As projects get larger and more complex, the importance of keeping a well-organized and well documented code base increases, and at some point it become imperative. Writing code that is well commented, easy to understand, and easy to modify makes it far easier to maintain and reuse your work. And in fact, most companies require certain basic organizational design practices.
In general, good software design practices include using smaller, well-documented blocks of code organized on sensible functional boundaries, using subroutines within a given source file to handle basic or repetitive functions (like polling a timer), and placing certain larger functions in separate source files. (But note! For certain time critical functions, the use of subroutines may not be warranted, because of the extra time taken to branch and swap contexts.)
When writing code to manage peripheral circuits or implement certain functions, consider defining “standard” interfaces that include all relevant parameters, even if they aren’t needed for the current/particular solution. For example, when designing software to generate a timing signal, consider an interface that makes the entire range of potential signal frequencies available via a parameter or two, even if the current solution needs only one particular frequency. By creating generic solutions while you are focused on a given task, you can create code that is easier to maintain and reuse, and avoid having to retrace your steps to add functions later.
Also consider grouping related subroutines together into a single source file. For example, all subroutines needed to access the GPIO devices on a given hardware platform (like the buttons, switches, and LEDs on the Blackboard) might be grouped into a single source file named “gpio.s”, and all assembly subroutines needed to access a hardware timer could be placed in a file called “timer.s”.
The Linker’s Role
Before your assembly source files can be executed on the ARM, they must be processed by the Assembler. The Assembler creates a “relocatable object file” from your source code - that is, it replaces the mnemonics in your source file with their machine code counterparts, and then writes the list of machine codes to a file that can be placed anywhere in the ARM memory map. Part of the assembly process is replacing references to labels or symbols (like BNE label1”) with immediate operands that define exactly where in memory the label is located. If the label is in the same source file, the assembler has all the needed information. But if a source file references a label in a different source file, the assembler can’t resolve the memory address by itself. That’s where a tool called the “linker” comes in – its job is to combine related object files together into one executable image, and to make sure that all external label references are properly resolved.
Any label in any source file can be make visible outside the source file by identifying it with the .global directive. Labels identified with the .global directive are visible to the linker, and the linker can then associate those labels with actual addresses. Note that the “main” label at the start of your main program, and the “.global main” directive at the start of your source file, is an example of creating an external label that the linker can use (in this case, the label identifies the first executable instruction - more on that later).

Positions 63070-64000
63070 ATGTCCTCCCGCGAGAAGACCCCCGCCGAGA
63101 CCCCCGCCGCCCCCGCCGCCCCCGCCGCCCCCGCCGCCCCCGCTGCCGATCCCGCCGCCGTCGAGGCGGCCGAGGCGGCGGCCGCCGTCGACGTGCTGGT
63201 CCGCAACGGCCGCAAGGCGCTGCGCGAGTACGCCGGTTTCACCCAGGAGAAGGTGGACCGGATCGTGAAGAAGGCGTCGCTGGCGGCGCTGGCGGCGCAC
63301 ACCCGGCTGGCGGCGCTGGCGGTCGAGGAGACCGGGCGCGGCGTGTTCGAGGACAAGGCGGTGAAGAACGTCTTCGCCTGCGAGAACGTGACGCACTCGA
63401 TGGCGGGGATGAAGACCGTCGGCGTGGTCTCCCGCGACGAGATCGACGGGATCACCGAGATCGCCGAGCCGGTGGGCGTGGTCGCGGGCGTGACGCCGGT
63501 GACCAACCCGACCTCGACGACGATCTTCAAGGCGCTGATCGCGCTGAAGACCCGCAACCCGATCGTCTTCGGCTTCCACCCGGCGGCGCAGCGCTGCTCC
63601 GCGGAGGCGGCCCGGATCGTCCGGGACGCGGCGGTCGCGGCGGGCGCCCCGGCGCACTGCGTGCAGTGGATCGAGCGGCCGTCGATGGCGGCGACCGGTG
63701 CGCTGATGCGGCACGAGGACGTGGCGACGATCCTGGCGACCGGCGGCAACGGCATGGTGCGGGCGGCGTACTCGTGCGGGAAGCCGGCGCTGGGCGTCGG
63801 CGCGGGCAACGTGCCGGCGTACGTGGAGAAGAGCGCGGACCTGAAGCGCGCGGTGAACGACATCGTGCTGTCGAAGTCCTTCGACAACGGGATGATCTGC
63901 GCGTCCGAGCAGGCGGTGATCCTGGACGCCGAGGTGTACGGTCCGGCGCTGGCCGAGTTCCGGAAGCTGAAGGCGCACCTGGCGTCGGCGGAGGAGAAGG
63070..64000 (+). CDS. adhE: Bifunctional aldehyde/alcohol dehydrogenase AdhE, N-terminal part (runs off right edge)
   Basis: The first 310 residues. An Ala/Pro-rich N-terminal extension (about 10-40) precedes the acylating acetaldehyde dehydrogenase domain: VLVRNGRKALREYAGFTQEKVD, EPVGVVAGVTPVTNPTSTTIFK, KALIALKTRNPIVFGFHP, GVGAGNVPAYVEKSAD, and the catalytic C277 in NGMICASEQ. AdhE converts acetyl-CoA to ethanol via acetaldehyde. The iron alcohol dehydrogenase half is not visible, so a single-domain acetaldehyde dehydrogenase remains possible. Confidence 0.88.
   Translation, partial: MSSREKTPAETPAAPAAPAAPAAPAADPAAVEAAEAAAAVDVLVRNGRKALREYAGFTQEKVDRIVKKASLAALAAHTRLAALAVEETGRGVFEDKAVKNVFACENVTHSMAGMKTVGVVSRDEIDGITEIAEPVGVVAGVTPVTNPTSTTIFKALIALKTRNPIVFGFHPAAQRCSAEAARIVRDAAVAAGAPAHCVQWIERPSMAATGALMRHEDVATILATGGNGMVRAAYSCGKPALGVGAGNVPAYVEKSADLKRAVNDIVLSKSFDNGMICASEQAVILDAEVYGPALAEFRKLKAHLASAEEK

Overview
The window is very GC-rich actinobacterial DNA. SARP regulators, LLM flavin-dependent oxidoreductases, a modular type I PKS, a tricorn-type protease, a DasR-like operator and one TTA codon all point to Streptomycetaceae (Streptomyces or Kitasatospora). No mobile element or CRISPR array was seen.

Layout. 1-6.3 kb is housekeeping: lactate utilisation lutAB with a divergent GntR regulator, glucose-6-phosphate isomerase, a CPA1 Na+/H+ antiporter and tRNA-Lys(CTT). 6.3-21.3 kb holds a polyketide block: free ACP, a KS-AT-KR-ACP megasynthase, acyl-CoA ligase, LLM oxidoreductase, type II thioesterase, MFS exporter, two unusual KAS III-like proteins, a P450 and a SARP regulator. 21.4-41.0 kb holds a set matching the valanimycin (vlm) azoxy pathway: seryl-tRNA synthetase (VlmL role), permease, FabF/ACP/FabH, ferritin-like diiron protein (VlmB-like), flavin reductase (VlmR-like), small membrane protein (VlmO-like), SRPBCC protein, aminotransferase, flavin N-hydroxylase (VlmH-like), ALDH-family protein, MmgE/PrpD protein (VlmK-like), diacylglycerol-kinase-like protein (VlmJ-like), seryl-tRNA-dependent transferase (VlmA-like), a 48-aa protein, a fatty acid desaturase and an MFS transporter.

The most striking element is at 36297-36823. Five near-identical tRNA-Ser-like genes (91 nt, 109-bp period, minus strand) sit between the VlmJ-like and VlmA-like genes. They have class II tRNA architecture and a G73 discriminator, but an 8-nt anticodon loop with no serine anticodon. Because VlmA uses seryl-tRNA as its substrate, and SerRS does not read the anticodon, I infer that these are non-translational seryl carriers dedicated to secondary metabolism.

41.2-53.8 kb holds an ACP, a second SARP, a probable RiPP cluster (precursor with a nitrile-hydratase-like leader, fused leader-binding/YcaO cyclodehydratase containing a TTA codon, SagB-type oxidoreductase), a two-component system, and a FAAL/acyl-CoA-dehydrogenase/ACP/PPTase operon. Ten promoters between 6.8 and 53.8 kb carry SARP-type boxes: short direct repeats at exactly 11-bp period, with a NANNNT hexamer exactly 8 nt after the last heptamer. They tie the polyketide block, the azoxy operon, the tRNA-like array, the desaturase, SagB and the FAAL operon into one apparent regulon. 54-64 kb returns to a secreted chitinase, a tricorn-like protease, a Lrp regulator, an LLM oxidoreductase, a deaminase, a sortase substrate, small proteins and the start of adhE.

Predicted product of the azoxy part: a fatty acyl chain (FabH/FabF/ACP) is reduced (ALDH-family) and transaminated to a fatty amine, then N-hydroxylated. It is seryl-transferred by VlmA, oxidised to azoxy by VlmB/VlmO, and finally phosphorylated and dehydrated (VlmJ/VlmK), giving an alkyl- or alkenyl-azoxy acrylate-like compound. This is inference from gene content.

Using Multiple Files
The code below shows some examples of subroutines that might be useful in controlling Blackboard’s seven segment display. The subroutines are contained in a single source file that might be named something like “sevensegdisp.s” so it can easily be identified in the project explorer.
Note that all labels identifying the start of subroutines are associated with .global directives at the top of the source file. Then, in the main source file that follows (this is the file that will use the .global labels/symbols), those same symbols/labels are identified with the .extern directive. The .extern directive tells the assembler that a label referenced in a source file is not defined in the source file, and so the linker must resolve its address.
This mechanism, of using the .global directive to make symbols/labels in a given source file visible outside of the source file, and of using the .extern directive to inform the tools that a given symbol/label is not defined in the current source file, can be used to share any symbols/labels between source files, whether they identify the start of a subroutine, or a constant, or anything else.
@Declare functions as global @This makes the labels acccessible in other functions .global enable_disp_hex .global disable_disp .global clear_disp .equ SEG_CTL, 0x43c10000 .equ SEG_DATA, 0x43c10004 @enables the 7-seg display in hex mode enable_disp_hex: ldr r1,=SEG_CTL mov r0,#1 str r0,[r1] bx lr @disables the 7-seg display disable_disp: ldr r1,=SEG_CTL mov r0,#1 str r0,[r1] bx lr @clears the 7-seg display clear_disp: ldr r1,=SEG_DATA mov r0,#0 str r0,[r1] bx lr
.extern enable_disp_hex .extern clear_disp @program to enable, then clear display @then sit in infinite loop main: bl enable_disp_hex bl clear_disp b .